Denver really needed to improve its o-line (particularly the run blocking) heading into 2017, and they look to have done that with the additions of Ronald Leary (Cowboys) and Garret Bolles (first-round draft pick). Now they just need CJ Anderson to keep churning his legs and get some elusive longevity from aging free-agent acquisition Jamaal Charles. Oh, and some above-average quarterback play from either Trevor Siemian or Paxton Lynch would be lovely.

The Chargers grabbed two NFL-ready players in the first two rounds of the draft: WR Mike Williams shores up a receiving corps that was already pretty deep but was hit hard by injuries, much like the entire roster the last two seasons. If they can finally stay healthy, and Philip Rivers isn’t overly generous with the football, the Chargers will challenge in the stacked AFC West. Both the Broncos and the Chargers would have even shorter odds here but for the fact that they play four games apiece against KC and Oakland.

Marrone has a couple things going for him in Jacksonville: first, his roster is loaded with talent (Allen Robinson; Leonard Fournette; Brandon Albert; Malik Jackson; Calais Campbell; AJ Bouye; Jalen Ramsey; Dante Fowler Jr.); second, he has the advantage of playing in the lugubrious AFC South, where nine wins have been enough for the last two division crowns. But Marrone also has the massive disadvantage of Blake Bortles as his quarterback, which proved an insurmountable hurdle for Gus Bradley.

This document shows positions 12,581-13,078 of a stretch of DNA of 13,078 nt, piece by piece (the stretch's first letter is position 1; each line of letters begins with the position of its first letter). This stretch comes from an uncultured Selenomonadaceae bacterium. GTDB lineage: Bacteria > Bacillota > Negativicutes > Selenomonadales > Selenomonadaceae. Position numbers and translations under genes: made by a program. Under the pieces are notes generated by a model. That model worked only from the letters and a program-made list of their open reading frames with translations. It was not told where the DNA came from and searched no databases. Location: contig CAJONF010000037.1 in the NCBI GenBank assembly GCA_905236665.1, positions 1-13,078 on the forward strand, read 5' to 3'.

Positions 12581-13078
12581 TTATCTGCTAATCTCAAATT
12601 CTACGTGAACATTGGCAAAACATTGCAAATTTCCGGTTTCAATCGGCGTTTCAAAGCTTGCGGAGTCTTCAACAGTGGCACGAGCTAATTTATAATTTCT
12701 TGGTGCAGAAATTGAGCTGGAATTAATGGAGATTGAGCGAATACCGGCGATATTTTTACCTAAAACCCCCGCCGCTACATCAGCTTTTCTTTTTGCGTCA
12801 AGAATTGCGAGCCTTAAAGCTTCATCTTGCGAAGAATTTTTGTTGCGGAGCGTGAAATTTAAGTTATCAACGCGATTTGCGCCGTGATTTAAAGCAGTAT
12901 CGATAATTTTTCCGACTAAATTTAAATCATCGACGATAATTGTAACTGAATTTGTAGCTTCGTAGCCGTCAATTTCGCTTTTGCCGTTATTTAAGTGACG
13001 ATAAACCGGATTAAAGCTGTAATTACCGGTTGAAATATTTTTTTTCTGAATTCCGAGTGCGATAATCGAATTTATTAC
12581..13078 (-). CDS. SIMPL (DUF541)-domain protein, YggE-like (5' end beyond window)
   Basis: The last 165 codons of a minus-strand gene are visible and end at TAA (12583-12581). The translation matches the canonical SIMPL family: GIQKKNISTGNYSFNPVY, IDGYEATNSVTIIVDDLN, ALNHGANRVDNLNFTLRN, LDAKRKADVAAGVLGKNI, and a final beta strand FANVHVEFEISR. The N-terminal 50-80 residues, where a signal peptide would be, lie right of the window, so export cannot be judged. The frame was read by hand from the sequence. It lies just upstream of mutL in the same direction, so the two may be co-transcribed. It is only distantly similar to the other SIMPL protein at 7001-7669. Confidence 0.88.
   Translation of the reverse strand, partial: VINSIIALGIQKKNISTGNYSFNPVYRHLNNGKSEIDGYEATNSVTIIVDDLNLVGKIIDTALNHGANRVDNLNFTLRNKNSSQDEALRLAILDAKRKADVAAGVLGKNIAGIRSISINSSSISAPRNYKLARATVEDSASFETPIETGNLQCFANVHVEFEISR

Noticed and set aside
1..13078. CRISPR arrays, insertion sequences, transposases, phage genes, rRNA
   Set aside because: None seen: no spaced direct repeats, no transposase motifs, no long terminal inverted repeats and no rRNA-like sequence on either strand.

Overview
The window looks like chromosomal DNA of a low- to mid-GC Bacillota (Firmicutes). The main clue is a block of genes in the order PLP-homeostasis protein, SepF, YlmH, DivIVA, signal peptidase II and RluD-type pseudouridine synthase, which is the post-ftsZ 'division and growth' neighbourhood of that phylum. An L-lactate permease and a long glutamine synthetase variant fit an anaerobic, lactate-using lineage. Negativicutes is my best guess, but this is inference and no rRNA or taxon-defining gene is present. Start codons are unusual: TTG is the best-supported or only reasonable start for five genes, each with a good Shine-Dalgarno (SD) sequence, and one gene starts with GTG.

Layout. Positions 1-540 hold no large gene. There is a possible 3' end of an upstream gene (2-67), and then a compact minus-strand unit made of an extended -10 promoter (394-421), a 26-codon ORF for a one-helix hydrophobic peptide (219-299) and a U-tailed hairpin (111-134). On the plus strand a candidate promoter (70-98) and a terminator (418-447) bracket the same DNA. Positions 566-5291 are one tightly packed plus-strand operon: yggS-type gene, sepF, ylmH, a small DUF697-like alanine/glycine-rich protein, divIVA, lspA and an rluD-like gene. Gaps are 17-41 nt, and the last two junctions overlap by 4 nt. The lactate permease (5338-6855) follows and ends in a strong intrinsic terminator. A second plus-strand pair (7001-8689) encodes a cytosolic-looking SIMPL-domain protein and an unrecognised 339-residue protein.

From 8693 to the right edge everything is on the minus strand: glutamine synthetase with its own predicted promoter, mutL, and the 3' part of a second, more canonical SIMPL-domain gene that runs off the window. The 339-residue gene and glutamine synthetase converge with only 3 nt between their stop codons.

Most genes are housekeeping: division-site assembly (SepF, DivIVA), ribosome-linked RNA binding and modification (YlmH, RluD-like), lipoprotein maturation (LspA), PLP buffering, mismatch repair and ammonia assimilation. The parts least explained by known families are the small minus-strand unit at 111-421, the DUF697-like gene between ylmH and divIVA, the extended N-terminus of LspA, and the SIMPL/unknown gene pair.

Sean McDermott should get better QB play out of Tyrod Taylor in Buffalo, and second-round WR Zay Jones will be a nice addition to a lackluster passing game. But the Bills’ run-first style will struggle to keep up in shootouts, and the defense surrendered nearly 24 PPG last year and was 26th in the league in defensive efficiency, per FootballOutsiders. Playing in a division with the Jets helps; facing the Patriots and burgeoning Dolphins twice a year does not.